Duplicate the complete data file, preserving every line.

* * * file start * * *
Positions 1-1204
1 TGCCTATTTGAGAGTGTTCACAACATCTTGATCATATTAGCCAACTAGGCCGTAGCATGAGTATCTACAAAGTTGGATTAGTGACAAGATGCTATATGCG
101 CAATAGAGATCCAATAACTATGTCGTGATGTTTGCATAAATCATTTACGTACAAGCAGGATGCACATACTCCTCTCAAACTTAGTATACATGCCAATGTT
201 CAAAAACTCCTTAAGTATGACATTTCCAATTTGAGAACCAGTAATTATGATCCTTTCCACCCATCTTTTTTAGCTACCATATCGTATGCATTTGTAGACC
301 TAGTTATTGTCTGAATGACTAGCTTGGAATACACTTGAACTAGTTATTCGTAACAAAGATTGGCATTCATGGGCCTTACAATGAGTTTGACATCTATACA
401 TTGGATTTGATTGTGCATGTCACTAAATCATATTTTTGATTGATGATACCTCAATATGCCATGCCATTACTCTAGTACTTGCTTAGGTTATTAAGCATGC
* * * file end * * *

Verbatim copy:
Positions 1-1204
1 TGCCTATTTGAGAGTGTTCACAACATCTTGATCATATTAGCCAACTAGGCCGTAGCATGAGTATCTACAAAGTTGGATTAGTGACAAGATGCTATATGCG
101 CAATAGAGATCCAATAACTATGTCGTGATGTTTGCATAAATCATTTACGTACAAGCAGGATGCACATACTCCTCTCAAACTTAGTATACATGCCAATGTT
201 CAAAAACTCCTTAAGTATGACATTTCCAATTTGAGAACCAGTAATTATGATCCTTTCCACCCATCTTTTTTAGCTACCATATCGTATGCATTTGTAGACC
301 TAGTTATTGTCTGAATGACTAGCTTGGAATACACTTGAACTAGTTATTCGTAACAAAGATTGGCATTCATGGGCCTTACAATGAGTTTGACATCTATACA
401 TTGGATTTGATTGTGCATGTCACTAAATCATATTTTTGATTGATGATACCTCAATATGCCATGCCATTACTCTAGTACTTGCTTAGGTTATTAAGCATGC